A Qatari poet sentenced to life in prison for inciting the overthrow of the government and insulting Qatar's rulers has had his jail term cut.
Mohammed al-Ajami's sentence was reduced to 15 years, his lawyer said.
The Supreme Court is due to make a final ruling on his sentence within the next 30 days.
Human rights groups have condemned Mr Ajami's conviction, saying his trial was marred by irregularities, with court sessions held in secret.
The case against Mr Ajami is said to be based on a poem he wrote in 2010 which criticised the Emir, Sheikh Hamad al-Thani.
But activists believe the authorities were angered by a 2011 poem he wrote about authoritarian rule in the region.
In the poem Tunisian Jasmine, which he recited and then uploaded to the internet in January 2011, Mr Ajami expressed his support for the uprising in the North African state, saying: "We are all Tunisia in the face of the repressive elite."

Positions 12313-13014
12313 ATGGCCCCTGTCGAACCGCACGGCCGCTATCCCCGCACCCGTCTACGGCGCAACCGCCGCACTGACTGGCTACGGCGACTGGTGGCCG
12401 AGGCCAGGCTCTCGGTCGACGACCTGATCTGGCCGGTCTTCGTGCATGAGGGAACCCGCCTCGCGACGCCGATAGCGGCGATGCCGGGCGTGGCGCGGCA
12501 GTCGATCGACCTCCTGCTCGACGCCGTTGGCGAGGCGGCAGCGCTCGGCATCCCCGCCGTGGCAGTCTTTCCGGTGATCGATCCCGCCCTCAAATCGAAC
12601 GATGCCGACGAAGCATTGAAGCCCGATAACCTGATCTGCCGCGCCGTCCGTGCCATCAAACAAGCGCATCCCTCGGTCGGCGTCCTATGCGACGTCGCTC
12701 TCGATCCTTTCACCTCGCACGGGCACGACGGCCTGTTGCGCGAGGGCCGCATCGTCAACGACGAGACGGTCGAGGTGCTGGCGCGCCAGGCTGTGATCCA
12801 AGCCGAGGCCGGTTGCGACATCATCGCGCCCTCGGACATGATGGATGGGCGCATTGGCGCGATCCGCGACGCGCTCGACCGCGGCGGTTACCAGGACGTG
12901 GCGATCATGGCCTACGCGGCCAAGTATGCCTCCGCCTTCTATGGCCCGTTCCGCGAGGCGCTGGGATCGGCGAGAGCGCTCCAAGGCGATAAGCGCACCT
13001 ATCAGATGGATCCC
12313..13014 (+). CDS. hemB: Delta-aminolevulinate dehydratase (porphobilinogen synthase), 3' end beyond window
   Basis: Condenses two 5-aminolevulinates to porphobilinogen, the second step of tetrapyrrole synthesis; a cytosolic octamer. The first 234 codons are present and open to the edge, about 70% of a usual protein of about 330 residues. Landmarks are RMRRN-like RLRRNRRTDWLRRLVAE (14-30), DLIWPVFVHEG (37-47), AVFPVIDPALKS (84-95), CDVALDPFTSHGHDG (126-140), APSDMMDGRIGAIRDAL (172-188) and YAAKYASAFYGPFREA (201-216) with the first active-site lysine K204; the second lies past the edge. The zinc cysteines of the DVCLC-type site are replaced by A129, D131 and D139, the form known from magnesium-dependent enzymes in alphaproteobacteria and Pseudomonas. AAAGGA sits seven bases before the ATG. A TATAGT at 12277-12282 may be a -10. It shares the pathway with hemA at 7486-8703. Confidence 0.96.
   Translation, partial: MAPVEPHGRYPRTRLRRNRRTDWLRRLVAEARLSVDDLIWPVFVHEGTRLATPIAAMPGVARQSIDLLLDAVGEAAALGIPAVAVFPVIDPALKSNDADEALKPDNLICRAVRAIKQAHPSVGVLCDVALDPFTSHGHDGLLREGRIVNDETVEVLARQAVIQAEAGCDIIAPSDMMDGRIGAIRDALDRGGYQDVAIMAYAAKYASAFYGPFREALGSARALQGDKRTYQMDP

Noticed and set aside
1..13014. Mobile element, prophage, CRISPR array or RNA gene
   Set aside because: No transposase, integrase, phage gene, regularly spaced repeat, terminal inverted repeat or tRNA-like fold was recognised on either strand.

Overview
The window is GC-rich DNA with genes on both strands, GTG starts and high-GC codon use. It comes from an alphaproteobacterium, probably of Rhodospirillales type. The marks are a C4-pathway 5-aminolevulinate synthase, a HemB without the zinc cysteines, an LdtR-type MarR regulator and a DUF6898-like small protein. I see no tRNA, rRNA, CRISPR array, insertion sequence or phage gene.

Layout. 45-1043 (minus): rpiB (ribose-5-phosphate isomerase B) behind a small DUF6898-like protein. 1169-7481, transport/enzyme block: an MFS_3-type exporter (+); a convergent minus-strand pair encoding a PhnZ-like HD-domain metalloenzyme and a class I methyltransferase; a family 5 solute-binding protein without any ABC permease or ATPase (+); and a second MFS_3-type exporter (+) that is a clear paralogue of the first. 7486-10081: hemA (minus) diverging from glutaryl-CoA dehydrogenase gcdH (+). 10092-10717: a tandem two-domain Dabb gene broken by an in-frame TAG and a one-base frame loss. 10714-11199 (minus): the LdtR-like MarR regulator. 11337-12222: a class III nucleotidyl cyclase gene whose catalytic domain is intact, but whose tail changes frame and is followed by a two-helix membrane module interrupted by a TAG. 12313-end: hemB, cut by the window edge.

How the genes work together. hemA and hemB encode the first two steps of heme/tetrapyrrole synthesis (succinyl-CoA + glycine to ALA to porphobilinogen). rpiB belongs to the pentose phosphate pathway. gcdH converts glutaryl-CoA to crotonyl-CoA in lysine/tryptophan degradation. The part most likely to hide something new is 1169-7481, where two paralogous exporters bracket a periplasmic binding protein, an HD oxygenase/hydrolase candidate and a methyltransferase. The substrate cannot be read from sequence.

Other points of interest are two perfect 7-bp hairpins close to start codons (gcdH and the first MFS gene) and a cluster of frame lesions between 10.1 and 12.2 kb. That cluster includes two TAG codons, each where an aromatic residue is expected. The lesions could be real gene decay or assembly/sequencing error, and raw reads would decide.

He also denounced "all Arab governments" as "indiscriminate thieves".
Mr Ajami, also known as Mohammed Ibn al-Dheeb, had previously recited a poem that criticised Qatar's emir and was posted online in August 2010.
He said the recital had taken place in front of a small, private audience at his home and not in public, challenging the grounds for being charged with incitement.
Mohammed Ajami, a father-of-four, has never disputed that he is the author of the poem, but has said it was not meant to be offensive or seditious.
As he was led away after the hearing, Mr Ajami shouted "There is no law for this", Reuters news agency reported.
Freedom of expression is strictly controlled in Qatar, which has escaped the kind of unrest sweeping other parts of the Middle East,
Its human rights record has long been been criticised by campaigners and is a thorny issue in relations with its ally the United States, for whom it hosts a major military base.